Bishop John Stowe of Lexington, Kentucky, gave a talk last week on “Synodality and the Common Good” as part of the Cardinal Bernardin Common Cause lecture series at the Hank Center for the Catholic Intellectual Heritage at Loyola University Chicago.

He noted that among the concerns of those delegates, who were handpicked by bishops, were restrictions against the pre-Vatican II Latin Mass, possible changes to Catholic doctrine, the focus on inclusivity and the synod process itself.

As Stowe reported, “The North American group, which included the United States and Canada, was the only group of the seven not to hold in-person meetings for the continental phase … instead conducting their sessions with bishops and two delegates selected by each diocesan bishop via Zoom.”

He went on to note that “Asia, Europe and Africa with their vast geographies and cultural diversity were able to conduct continental assemblies. Even the Middle East created such an assembly,” he said. “North America did not, citing economic and practical difficulties in coming together.”

So what happens next? The final document for the continental stage from North America, along with the contributions of the six other continental assemblies, will form the basis of the Instrumentum Laboris, the global synod’s working document, to be released by the General Secretariat in June.

To read more about the Synod, click here and here.

Top Stories

Report details ‘staggering’ church sex abuse in Maryland
More than 150 Catholic priests and others associated with the Archdiocese of Baltimore sexually abused over 600 children and often escaped accountability, according to a long-awaited state report released Wednesday (Apr. 8) that revealed the scope of abuse spanning 80 years and accused church leaders of decades of coverups. The report paints a damning picture of the archdiocese, which is the oldest Roman Catholic diocese in the country and spans much of Maryland.” By Lea Skene, Brian Witte, and Sarah Brumfield, Associated Press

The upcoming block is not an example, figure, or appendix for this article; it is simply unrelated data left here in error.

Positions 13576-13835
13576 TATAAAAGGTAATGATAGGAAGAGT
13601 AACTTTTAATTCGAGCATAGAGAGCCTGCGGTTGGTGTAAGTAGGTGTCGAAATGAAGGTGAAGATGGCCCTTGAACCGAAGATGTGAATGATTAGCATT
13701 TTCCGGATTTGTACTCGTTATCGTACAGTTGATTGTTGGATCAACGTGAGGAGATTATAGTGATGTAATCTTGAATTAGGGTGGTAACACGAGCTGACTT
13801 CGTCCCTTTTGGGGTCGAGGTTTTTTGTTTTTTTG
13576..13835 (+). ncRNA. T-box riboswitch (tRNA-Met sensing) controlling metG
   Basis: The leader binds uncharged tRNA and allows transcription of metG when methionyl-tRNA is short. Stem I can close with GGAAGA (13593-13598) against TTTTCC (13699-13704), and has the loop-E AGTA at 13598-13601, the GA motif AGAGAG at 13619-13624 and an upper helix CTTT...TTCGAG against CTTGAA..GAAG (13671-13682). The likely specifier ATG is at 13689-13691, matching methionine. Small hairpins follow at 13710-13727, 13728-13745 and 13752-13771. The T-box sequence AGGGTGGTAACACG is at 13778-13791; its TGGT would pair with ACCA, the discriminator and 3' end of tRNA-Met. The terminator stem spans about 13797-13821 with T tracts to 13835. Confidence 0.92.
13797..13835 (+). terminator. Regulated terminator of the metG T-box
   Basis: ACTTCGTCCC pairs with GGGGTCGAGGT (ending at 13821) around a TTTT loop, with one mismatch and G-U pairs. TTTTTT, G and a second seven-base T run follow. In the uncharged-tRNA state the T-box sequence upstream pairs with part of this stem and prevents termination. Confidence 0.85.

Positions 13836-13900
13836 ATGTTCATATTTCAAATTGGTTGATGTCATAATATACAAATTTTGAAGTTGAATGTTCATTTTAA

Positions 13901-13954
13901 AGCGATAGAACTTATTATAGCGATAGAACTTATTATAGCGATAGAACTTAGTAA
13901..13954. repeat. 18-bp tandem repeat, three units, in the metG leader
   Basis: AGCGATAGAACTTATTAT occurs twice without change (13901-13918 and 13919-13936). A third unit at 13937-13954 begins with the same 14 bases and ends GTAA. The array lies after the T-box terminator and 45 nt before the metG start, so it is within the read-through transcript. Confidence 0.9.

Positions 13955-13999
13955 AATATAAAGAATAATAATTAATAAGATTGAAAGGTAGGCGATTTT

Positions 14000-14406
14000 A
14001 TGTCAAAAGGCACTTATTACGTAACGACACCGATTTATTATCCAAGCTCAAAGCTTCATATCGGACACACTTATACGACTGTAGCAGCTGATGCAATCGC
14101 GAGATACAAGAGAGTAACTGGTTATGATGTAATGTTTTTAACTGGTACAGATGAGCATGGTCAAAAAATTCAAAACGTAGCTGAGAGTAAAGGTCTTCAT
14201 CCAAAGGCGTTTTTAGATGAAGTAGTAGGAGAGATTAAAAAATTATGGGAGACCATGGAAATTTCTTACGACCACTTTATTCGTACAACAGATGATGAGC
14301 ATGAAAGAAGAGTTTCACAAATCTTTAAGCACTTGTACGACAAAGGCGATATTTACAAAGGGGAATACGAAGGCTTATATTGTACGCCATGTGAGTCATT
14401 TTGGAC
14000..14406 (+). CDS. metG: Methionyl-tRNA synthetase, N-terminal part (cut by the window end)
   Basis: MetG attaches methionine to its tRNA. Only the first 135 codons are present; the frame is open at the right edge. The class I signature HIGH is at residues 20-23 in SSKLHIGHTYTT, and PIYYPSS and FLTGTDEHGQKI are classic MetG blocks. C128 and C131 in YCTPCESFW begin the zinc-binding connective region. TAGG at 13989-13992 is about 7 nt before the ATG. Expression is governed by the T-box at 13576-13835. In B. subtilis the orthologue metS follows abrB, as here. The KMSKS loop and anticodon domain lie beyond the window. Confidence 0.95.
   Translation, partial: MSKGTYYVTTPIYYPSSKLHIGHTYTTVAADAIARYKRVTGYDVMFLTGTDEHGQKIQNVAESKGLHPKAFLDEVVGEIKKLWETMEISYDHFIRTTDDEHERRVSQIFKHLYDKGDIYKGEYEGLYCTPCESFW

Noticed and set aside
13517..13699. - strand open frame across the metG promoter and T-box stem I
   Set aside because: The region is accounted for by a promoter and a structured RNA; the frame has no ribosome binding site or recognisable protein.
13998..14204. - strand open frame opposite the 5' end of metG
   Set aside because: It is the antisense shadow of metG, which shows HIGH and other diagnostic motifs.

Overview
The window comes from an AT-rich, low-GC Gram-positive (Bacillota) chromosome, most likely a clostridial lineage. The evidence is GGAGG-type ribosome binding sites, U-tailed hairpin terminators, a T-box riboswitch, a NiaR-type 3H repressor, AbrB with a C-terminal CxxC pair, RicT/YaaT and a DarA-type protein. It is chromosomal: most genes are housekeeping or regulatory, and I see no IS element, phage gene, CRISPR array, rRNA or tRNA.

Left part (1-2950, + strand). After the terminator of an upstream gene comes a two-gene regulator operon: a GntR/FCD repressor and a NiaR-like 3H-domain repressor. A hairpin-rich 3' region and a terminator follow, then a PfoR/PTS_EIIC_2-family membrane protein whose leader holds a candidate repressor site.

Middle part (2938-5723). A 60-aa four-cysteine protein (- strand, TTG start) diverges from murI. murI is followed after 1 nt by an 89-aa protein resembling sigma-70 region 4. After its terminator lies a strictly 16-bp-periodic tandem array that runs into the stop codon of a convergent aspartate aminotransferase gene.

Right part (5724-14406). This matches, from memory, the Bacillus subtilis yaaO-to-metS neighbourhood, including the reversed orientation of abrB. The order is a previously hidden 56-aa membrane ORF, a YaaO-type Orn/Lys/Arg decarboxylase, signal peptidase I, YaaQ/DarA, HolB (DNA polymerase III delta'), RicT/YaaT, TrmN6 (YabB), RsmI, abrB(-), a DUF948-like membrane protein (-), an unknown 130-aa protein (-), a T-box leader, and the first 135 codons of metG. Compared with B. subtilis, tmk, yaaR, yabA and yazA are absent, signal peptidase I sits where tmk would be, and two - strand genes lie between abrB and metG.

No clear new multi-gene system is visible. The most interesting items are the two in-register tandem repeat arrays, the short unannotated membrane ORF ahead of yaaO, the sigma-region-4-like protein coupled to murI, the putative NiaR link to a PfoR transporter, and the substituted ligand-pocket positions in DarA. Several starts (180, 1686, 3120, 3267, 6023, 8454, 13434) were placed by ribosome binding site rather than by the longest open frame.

Jesuit resigns from pope’s clergy abuse commission, criticizing group’s leadership
“One of Pope Francis’ key advisers on clergy sexual abuse has resigned from the pontiff’s child protection commission and has launched searing criticisms against the organization’s leadership and its alleged lack of transparency. The president of the Pontifical Commission for the Protection of Minors, Boston’s Cardinal Sean O’Malley, announced on March 29 that one of the commission’s founding members, German Jesuit Fr. Hans Zollner, had asked the pope ‘to be relieved of his duties as a member … In an unusually blunt 400-word statement issued several hours later, Zollner said that after nine years of service on the commission, it was “impossible” to continue given his mounting concerns ‘in the areas of responsibility, compliance, accountability and transparency.’” By Christopher White, National Catholic Reporter